I do understand that some fans are disappointed that the Orioles didn't do more at the Winter Meetings. Every year, it seems there is a segment of the fan base that gets very, very excited about those few days and if major moves are not made, they get very unhappy about it. I think sometimes some fans just want action, any kind of action.
Don't think some of the media don't want that, too. It was more exciting to be at the Winter Meetings two years ago in Orlando when the O's acquired J.J. Hardy and Mark Reynolds in trades. But the media also understands that it doesn't always happen that way and it's not a race to make moves. Opening day is still about four months away.
I keep hearing that some of you feel the O's are trying again next year to catch lightning in a bottle. We all know some of the things that happened last year, like the club going 29-9 in one-run games, are unlikely to happen again.
But some of that could be offset by other developments among players already here. In 2012, the quartet of Nolan Reimold, Nick Markakis, Nate McLouth and Manny Machado played in just 226 games. That foursome could combine to play in 600 games next season. Jason Hammel could go from 20 starts to 33. Miguel Gonzalez and Chris Tillman, who combined for 30 starts last year, could double that. Hardy may hit better than .238. Matt Wieters may hit better than .249. You get my point by now, I hope.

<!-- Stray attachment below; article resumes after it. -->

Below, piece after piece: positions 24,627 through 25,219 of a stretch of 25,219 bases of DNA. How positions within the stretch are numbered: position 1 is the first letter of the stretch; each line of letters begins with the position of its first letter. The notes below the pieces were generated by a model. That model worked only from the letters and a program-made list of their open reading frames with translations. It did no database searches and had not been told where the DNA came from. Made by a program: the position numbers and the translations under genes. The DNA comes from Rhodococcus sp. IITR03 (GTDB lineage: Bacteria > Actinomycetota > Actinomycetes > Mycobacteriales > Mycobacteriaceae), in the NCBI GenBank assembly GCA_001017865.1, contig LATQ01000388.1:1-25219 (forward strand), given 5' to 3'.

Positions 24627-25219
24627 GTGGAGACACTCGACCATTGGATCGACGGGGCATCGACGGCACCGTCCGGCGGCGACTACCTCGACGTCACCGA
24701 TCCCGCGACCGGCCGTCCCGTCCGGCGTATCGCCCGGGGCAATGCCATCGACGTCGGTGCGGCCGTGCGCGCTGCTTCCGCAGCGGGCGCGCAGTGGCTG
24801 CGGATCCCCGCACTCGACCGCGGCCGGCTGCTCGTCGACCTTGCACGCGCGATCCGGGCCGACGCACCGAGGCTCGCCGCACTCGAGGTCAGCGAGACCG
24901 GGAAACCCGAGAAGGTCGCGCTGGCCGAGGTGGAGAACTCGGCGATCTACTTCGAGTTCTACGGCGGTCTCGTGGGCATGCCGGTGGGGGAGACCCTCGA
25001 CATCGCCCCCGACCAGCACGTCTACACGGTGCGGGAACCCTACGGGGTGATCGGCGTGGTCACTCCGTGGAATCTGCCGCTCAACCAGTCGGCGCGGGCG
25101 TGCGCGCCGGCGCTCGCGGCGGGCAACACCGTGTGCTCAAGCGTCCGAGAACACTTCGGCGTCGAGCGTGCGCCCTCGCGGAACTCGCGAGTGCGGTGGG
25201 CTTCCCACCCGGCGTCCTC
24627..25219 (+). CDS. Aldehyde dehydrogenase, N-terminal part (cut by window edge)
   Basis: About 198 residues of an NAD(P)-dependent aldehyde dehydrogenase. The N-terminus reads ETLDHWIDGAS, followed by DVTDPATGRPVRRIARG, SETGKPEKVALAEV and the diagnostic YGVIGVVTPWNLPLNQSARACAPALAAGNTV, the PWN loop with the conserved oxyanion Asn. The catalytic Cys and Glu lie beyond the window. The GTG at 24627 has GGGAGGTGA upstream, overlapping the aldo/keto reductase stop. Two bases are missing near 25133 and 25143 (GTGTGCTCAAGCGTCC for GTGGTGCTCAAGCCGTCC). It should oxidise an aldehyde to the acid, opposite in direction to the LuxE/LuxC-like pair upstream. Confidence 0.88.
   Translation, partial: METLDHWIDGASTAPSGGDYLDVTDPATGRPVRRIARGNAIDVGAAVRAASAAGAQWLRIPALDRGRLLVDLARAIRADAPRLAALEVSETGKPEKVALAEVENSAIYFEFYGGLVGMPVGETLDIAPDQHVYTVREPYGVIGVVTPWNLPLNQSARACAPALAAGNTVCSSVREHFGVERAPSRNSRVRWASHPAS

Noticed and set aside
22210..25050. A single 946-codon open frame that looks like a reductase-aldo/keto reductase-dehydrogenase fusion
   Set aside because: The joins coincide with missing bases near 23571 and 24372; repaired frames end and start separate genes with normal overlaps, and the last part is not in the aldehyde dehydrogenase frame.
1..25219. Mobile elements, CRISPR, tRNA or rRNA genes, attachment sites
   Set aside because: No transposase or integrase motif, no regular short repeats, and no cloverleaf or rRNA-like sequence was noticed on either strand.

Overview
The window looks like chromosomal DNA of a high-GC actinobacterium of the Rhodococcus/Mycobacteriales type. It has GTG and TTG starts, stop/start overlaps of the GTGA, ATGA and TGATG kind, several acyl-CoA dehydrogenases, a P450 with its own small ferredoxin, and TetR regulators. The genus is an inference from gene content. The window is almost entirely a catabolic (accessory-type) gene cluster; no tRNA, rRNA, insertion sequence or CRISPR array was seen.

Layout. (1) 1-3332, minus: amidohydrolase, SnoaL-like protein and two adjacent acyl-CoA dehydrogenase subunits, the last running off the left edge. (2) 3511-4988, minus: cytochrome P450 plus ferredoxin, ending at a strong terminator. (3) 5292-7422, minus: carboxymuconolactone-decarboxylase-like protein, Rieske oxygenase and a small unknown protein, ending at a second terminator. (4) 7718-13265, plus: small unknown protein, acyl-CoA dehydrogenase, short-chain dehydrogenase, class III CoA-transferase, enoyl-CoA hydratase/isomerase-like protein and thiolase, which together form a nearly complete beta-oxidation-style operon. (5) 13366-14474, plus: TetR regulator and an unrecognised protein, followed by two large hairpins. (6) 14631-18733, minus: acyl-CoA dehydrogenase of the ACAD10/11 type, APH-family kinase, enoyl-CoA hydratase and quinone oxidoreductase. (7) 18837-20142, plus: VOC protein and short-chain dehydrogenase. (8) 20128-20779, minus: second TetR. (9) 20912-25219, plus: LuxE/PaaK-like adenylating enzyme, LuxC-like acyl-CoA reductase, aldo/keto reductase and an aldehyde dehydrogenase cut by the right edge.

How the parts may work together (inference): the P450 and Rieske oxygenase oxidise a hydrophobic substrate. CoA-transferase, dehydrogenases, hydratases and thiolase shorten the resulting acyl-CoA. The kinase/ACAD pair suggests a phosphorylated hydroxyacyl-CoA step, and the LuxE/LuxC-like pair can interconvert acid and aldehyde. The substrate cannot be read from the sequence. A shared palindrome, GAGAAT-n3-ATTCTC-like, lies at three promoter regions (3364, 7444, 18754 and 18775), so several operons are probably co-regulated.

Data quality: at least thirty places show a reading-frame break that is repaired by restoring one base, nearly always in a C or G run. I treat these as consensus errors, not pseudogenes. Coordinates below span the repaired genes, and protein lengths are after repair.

That is not looking to catch lightning in a bottle. That is asking good players to be good again and asking some of them to be healthier.
I think when it comes to our blog message boards, there are just some of you that want to see the glass half full all the time. We haven't been so far removed from a great season yet that I've forgotten how well the Orioles played last year and how Baltimore showed its love for baseball again in a big way.
A clear message came through over the last few days. Dan Duquette and Buck Showalter really like their team - the one they currently have. You know they will continue to seek improvements and upgrade and that they have plenty of time to do that. I still expect a trade to acquire a hitter.
But those two spoke highly of the players they already have in Nashville. It wasn't public relations spin. It was sincere confidence in the team they have assembled and the team that ended last year.
After their loss July 17 at Minnesota last summer, which dropped their record to 46-44, the O's went 47-25. From Aug. 1 through the end of the regular season, the Orioles had the best winning percentage in baseball at .655, going 38-20. The team ERA the last two months of 2012 was 3.45, a figure that would be second best in the AL over a full season.
I think if we put it to a vote and asked you if you feel the 2013 Orioles can win 90 or more games and contend again right now, most of you would vote yes to that. But, as usual, the dissenters, whatever their numbers, have a voice, too.
As we sit here today, on Dec. 7, I see the Orioles as a good team and last year was not some fluky, once-in-a-lifetime season. I'm also OK with the fact that many don't agree with that.